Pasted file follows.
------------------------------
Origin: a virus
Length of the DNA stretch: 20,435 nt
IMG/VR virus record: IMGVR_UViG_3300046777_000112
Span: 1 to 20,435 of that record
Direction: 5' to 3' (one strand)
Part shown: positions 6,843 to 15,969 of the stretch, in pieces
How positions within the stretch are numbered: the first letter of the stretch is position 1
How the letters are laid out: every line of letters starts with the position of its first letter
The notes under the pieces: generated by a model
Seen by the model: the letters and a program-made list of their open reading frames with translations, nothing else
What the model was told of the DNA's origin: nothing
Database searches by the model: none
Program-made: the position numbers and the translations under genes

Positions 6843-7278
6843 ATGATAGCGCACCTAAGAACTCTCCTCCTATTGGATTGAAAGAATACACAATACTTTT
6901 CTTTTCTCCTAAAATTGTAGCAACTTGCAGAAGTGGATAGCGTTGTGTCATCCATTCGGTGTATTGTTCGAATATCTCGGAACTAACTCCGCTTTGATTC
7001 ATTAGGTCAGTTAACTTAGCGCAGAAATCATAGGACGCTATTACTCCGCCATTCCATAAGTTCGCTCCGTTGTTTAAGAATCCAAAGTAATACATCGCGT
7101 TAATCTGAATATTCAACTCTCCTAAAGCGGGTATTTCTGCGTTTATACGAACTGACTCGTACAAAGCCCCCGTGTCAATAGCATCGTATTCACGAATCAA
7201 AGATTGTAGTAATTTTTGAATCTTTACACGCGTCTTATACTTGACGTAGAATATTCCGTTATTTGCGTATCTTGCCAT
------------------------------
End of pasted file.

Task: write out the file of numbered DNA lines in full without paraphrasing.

Origin: a virus
Length of the DNA stretch: 20,435 nt
IMG/VR virus record: IMGVR_UViG_3300046777_000112
Span: 1 to 20,435 of that record
Direction: 5' to 3' (one strand)
Part shown: positions 6,843 to 15,969 of the stretch, in pieces
How positions within the stretch are numbered: the first letter of the stretch is position 1
How the letters are laid out: every line of letters starts with the position of its first letter
The notes under the pieces: generated by a model
Seen by the model: the letters and a program-made list of their open reading frames with translations, nothing else
What the model was told of the DNA's origin: nothing
Database searches by the model: none
Program-made: the position numbers and the translations under genes

Positions 6843-7278
6843 ATGATAGCGCACCTAAGAACTCTCCTCCTATTGGATTGAAAGAATACACAATACTTTT
6901 CTTTTCTCCTAAAATTGTAGCAACTTGCAGAAGTGGATAGCGTTGTGTCATCCATTCGGTGTATTGTTCGAATATCTCGGAACTAACTCCGCTTTGATTC
7001 ATTAGGTCAGTTAACTTAGCGCAGAAATCATAGGACGCTATTACTCCGCCATTCCATAAGTTCGCTCCGTTGTTTAAGAATCCAAAGTAATACATCGCGT
7101 TAATCTGAATATTCAACTCTCCTAAAGCGGGTATTTCTGCGTTTATACGAACTGACTCGTACAAAGCCCCCGTGTCAATAGCATCGTATTCACGAATCAA
7201 AGATTGTAGTAATTTTTGAATCTTTACACGCGTCTTATACTTGACGTAGAATATTCCGTTATTTGCGTATCTTGCCAT